Improving the Clinical Research Unit: A Ray of Hope for ‘Challenging’ Units

A poster presented during the Oncology Nursing Society (ONS) Congress shared one center’s success in improving patient and staff satisfaction by revamping their Clinical Research Unit (CRU).

In 2016 the CRU at City of Hope Cancer Center in Duarte, California, which is an outpatient research treatment center where patients enrolled in first-in-human phase III trials undergo treatment, had a host of issues, including:

  • low patient satisfaction (the “likelihood to recommend” was never more than 30%)
  • disengaged/unhappy staff
  • long patient wait times
  • crowded space
  • staff shortage

Some goals for the new CRU to improve patient satisfaction were to improve transparency, reduce wait times, improve scheduling, involve patients in decision making, and more. To improve staff engagement, some goals included building a team, providing support, listening to concerns, and more.

In 2018, a new, remodeled Briskin Center for Clinical Research (BCCR) was unveiled; at the same time, volume increased by about 16% each year. This only made it even more pressing to improve patient satisfaction and have more engaged staff members.

There were only six staff members remaining: two full-time nurses, three per diem nurses, and one nursing assistant, so the center’s senior director (SD) was tasked with increasing the staff. The SD worked in conjunction with the recruiter to tailor job descriptions to ensure candidates were qualified to manage patients in the early therapeutic studies. BCCR hours were increased to allow nurses to work 12-hour shifts, which helped drive up interest.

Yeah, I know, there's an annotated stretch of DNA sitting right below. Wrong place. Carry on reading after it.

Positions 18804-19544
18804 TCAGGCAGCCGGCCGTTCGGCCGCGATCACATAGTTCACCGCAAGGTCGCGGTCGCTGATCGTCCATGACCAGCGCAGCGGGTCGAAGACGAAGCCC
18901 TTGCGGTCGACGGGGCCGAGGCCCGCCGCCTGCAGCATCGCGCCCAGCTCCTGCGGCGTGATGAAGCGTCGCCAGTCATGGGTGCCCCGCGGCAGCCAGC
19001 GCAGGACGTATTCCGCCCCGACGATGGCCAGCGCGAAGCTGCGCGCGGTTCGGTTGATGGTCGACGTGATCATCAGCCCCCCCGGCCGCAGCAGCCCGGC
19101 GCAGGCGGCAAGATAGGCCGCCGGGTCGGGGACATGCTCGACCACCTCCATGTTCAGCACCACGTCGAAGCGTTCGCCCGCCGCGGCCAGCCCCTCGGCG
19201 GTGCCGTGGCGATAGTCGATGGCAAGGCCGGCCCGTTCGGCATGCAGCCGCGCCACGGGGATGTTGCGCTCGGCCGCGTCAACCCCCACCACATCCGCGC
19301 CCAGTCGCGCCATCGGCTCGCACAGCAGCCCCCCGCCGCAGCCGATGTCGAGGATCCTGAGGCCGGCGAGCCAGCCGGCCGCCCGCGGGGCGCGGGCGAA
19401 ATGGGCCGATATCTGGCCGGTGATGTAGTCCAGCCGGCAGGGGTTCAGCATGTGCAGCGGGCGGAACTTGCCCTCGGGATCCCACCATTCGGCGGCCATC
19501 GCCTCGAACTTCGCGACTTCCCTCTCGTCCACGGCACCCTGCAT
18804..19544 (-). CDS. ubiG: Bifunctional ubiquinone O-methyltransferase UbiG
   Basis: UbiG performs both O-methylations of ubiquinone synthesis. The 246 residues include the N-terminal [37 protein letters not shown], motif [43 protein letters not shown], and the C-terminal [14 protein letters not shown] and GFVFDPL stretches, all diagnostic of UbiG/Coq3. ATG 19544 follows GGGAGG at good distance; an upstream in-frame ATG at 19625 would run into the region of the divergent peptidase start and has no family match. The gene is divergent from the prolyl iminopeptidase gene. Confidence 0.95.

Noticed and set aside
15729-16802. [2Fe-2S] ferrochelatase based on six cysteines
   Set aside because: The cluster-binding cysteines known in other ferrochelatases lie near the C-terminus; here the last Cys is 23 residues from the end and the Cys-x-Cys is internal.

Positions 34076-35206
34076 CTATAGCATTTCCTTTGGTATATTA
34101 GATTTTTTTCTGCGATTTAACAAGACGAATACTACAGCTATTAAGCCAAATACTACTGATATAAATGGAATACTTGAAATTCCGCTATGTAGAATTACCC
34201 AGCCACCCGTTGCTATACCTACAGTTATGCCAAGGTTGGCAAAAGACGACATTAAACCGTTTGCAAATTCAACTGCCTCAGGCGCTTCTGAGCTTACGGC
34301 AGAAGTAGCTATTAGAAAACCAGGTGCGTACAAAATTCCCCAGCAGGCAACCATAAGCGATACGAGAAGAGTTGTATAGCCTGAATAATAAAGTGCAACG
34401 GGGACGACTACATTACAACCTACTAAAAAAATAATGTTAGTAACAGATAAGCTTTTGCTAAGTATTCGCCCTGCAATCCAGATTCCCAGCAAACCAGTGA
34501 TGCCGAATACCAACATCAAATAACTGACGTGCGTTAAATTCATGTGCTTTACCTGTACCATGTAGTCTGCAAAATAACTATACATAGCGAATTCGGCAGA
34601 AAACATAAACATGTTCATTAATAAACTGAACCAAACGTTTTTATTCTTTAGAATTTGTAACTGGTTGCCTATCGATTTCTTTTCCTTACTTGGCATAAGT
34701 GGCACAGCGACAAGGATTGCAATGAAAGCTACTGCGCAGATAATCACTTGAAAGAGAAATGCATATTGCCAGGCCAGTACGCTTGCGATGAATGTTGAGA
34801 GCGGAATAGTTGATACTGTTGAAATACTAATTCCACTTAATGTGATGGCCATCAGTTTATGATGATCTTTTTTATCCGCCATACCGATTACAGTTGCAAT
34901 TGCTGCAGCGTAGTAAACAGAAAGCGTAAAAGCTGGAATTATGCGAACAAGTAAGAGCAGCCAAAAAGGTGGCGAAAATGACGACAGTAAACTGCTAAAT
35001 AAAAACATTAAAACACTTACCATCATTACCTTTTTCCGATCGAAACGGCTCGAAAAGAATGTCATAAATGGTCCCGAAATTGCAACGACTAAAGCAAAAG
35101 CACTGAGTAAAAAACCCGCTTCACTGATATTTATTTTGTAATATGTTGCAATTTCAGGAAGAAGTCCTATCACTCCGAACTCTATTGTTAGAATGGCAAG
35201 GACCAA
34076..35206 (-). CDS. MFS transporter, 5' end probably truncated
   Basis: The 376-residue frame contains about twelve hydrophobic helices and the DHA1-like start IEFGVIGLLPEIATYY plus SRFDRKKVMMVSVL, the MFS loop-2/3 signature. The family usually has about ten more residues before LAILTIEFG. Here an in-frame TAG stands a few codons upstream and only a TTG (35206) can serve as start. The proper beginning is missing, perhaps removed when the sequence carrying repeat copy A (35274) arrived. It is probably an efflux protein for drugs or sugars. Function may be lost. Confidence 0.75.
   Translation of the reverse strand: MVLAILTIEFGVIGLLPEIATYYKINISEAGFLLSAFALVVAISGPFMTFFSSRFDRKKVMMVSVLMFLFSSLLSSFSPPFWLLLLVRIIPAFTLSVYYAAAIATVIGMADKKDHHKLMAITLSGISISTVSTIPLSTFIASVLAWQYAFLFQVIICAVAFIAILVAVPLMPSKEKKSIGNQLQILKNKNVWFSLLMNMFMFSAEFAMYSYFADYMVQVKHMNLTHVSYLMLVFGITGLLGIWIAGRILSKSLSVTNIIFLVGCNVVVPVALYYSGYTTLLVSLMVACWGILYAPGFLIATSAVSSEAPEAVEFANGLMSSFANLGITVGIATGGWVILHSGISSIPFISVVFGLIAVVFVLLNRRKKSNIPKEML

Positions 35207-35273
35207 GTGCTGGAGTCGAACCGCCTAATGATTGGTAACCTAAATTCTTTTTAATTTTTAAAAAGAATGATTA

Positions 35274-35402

The new unit focused on a modified patient-centric model that allowed feedback on a variety of factors, including bed/chair choices, food options, valet parking, and more.

“Leadership wanted the environment to be less clinical because the patients often had 10- to 12-hour appointments with observation time, and they didn’t want them to feel they were in the hospital, although technically they were in a safe outpatient unit setting,” said Pamela Herena, MSN, RN, OCN, who presented the poster.

Efficient working space for the nurses was created, with computers, supplies, and printers close to the treatment stations. Nurses also had the space to collaborate freely, Herena added.

“We moved into the new unit November of 2018, which was near the beginning of our fiscal year 2019. And by the end of the FY, our patient likelihood to recommend percentage was at 99%, and we surpassed our target,” Herena revealed. “The staff satisfaction survey continued to increase as well.”

“I wanted to share this experience to give hope to anyone who has a challenging unit and just doesn’t know where to start. We are oncology nurses, and I like to believe that inside each nurse is an innovator, wealth of knowledge, and love for patients that connect us all,” Herena concluded.